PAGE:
It was not long after that
first strike of silver near the ridge known as Goose Flats that
men by the dozens found their way here in search of their new
beginnings and yet often times finding their endings. This became
in the true sense of the word a "boomtown" and the population
grew tremendously in a very short time. Life could be good for
a few here and death would be certain for a lot more. In the 1800's
it was not uncommon to bury the dead in a shallow grave some place
close to the trail traversed leaving only a marker of wood or
a pile of stone as these pioneers moved on. For those with permanent
residences on ranches and farms it was traditional to bury their
loved ones close by in a family burial ground, but here in this
new city it became necessary to designate a plot of ground as
the cemetery where those who died in Tombstone would have their
final resting place. A walk northwest just barely out of the town
limits would bring one to a rocky knoll where the views of the
sculpted Dragoon Mountains to one side and the shadow of Comstock
Hill on the other would surround these dearly departed souls.
This was the City Cemetery for Tombstone Arizona Territory, 1879.
Respect was shown for the
dead depending upon the status one held while alive. A drifter
caught between a bullet and a hard place would have been buried
without notice, only the undertaker aware of his passing. While
a young woman buried along with her stillborn child would have
the finest in funeral services as the townsfolk would all be there
in their mourning outfits.
Marking these 3 X 6 plots
of ground would most often be two pieces of wood affixed together
in the shape of a cross. Words either chiseled in or painted on
would mention a name, if known, and a date. Sometimes there was
a mention of the cause of death. Hanged. Drowned. Shot. Suicide.
Murdered. These and other words would have been their epitaph.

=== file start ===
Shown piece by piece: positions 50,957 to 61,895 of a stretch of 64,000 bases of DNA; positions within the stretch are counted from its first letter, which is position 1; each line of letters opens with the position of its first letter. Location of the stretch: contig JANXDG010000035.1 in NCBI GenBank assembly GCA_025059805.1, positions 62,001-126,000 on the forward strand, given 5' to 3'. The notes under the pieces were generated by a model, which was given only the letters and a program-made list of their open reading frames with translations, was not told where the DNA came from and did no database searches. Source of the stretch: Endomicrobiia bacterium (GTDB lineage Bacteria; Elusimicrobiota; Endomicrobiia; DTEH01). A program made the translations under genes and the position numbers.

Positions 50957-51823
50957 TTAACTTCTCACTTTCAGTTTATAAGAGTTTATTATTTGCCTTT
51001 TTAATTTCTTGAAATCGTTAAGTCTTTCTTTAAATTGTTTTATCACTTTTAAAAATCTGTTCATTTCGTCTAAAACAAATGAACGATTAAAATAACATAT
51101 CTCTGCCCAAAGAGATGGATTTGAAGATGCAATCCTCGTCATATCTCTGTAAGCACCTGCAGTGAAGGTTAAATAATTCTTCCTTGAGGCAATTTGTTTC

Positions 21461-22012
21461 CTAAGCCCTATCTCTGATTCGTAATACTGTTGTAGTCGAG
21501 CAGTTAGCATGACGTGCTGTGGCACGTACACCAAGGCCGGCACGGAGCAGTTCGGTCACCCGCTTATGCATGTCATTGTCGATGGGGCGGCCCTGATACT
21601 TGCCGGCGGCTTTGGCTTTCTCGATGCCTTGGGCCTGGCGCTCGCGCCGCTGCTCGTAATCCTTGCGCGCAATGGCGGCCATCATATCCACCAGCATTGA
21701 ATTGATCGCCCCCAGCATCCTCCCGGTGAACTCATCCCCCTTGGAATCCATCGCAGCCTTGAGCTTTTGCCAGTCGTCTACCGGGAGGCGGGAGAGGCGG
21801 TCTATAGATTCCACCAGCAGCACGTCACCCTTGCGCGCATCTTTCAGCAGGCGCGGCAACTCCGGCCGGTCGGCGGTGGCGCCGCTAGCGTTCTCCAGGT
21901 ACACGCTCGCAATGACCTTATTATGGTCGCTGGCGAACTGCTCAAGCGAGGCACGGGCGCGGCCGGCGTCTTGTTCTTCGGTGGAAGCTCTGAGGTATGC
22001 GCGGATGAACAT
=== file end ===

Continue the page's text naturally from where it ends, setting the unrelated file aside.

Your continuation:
Wild flowers would have been gathered and brought to these gravesites
and tears would have dropped from swollen eyes to the fresh dug
earth now mounded around the tombstone of this loved one's final
For more than four years
this was the place where the famous and the notorious were buried.
Where the epitaphs such as "Murdered in the streets of Tombstone",
"Hanged by Mistake", and "Shot by Ormsby"
are the last and final words attributed to the person now residing
at the Tombstone Cemetery. The wild side of Tombstone took many
lives and just as fast as one would die in this raucous town a
new man or a new family would be arriving with wagons piled high,
ready to be unloaded in their new home here in Tombstone. Tombstone
was growing fast and as the town grew the cemetery began to get
a bit over crowded. Simply put, there was going to be a need for
a new cemetery if this town continued to grow as it was. The need
was answered, the land generously donated and the deal sealed
with a handshake. The land where the Jennie Belle, Little Tom,
and the New Year's Gift mining claims sat was gifted to the city
for the New Tombstone Cemetery at the west end of Allen Street.
By 1884 the town of Tombstone
was beginning to take on the established standards that all fine
cities maintained and having a "new" city cemetery where